On March 11th, an interdisciplinary community gathered at Doe Library to celebrate the opening of No Legacy || Literatura Electrónica The exhibit, co-curated by DH Fellow Alex Saum-Pascual, Assistant Professor of Spanish, and Élika Ortega, Postdoctoral Researcher at the Institute for Digital Research in the Humanities at the University of Kansas, examines electronic literature’s roots in Spanish and Portuguese experimental fiction. An international set of speakers joined the exhibit’s opening symposium and offered their thoughts on electronic literature, preservation and curation practice, and the field’s transnational and translinguistic characteristics.
Ortega, tracing the origins of the exhibit, posed No Legacy’s location in Doe Library as an intervention in the library setting. “We move away from the computer or media lab, the art of museum gallery, and the classroom in order to both claim the library as a place for electronic literature and to bring the works in close proximity of the traditions from which we seem to disconnect them and reconnect them back again.”
Dene Grigar, Professor and Director of The Creative Media & Digital Culture Program at Washington State University Vancouver, examined what it means to preserve a work of electronic literature. Grigar is Co-PI for the Pathfinders project, which approaches e-lit preservation by capturing “not just the work of art but also the user’s experience with the work.” To that end, the project has collected an impressive array of hardware, but also a rich audio-visual record that includes traversals of the work by authors and readers.
Roberto Cruz Arzabal, Professor at the Universidad Nacional Autónoma de México, described e-lit as real, but immaterial culture objects. A work of of e-lit, Arzabal noted, is not just composed of the code, the content, or the object containing it. Arzabal questioned how one might build an archive that “preserves but doesn’t immobilize.”
Leonardo Flores, Professor of English at the University of Puerto Rico, Mayagüez, reflected on his editorial work on The Electronic Literature Collection, Volume 3(ELC3), published earlier this year. With ambitions to speak to a global audience, the editors of ELC3 sought to produce a collection that struck a balance between inclusiveness and a high standard for quality. Flores emphasized the importance of diverse editorial boards, where editors can activate author networks in non-English languages and outside of North America.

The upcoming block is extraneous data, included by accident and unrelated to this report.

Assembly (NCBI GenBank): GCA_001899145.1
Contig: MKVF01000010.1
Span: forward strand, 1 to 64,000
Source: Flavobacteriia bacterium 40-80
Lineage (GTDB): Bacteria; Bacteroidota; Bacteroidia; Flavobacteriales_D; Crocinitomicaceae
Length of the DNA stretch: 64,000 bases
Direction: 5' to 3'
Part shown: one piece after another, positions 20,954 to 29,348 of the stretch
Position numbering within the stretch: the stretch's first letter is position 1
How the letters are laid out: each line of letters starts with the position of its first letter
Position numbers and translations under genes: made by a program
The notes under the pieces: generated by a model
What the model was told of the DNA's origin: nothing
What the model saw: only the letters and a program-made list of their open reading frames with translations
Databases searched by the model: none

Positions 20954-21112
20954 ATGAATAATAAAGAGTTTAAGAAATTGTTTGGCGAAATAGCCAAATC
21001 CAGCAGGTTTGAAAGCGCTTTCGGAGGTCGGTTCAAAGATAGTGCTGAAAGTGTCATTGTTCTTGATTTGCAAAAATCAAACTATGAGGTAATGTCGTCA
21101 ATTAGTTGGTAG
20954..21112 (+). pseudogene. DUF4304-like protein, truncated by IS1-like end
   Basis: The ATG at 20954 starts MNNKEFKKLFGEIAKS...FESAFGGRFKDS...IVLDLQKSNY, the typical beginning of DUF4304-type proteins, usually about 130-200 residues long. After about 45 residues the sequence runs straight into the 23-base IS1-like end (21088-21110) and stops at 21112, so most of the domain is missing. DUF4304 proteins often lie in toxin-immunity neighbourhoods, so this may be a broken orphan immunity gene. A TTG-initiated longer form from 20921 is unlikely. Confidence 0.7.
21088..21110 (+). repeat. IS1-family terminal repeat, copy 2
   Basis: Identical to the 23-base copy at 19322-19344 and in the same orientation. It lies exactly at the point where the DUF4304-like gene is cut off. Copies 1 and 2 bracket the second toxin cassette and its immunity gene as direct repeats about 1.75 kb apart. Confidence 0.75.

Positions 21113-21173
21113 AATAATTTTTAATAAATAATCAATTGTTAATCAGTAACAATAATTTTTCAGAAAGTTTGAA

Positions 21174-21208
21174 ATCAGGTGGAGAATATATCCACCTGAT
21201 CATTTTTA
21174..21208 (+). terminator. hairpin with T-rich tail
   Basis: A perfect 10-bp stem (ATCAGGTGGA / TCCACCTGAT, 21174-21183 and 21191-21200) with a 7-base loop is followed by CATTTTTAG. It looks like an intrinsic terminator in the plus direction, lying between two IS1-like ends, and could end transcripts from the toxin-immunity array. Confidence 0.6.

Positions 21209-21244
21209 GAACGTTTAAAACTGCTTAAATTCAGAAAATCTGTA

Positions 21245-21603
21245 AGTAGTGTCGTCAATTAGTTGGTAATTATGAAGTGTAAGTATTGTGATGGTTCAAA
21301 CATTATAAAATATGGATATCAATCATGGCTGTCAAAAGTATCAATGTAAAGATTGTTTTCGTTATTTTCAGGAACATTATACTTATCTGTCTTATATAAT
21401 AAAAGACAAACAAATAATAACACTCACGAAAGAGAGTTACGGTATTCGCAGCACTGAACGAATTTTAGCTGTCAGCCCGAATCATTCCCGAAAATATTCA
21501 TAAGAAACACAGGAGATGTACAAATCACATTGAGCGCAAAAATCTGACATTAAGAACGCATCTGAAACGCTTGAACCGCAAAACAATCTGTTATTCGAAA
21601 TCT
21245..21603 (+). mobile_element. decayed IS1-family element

Sandy Baldwin, Associate Professor of English at the Rochester Institute of Technology, discussed his work in seeking out alternative legacies of electronic literature and work to connect underrepresented languages and groups to the burgeoning international community of electronic literature.
Citing Jessica Pressman, Saum-Pascual emphasized that e-lit must be read comparatively across both human and programming languages. An analysis must also consider specificities of hardware, software, network configurations. Saum-Pascual noted that one of e-lit’s greatest accomplishments is “[locating] narrativity not as a literary universal, but as one of the many qualities best realized in the particular medium of print.” Approached from this viewpoint, Saum-Pascual suggested that “digital media would not be a threat to the life of books or literature but would help us in our reevaluation relocation of this very slippery term, the literary.”
No Legacy will be on display at the Bernice Layne Brown Gallery in Doe Library until September 2, 2016. Watch the recorded opening symposium on YouTube or explore pictures and tweets from the event.
- Read about other electronic literature projects on the DH at Berkeley blog
- Blog: “How to Read an e-book…From 1991”
Kate Tasker (Digital Archivist, Bancroft Library) and Jay Boncodin (Library Computer Infrastructure Services) and discuss the Bancroft Library’s work on preparing pieces for the No Legacy exhibit
- Resource guide: Writing Interactive Fiction with Inform 7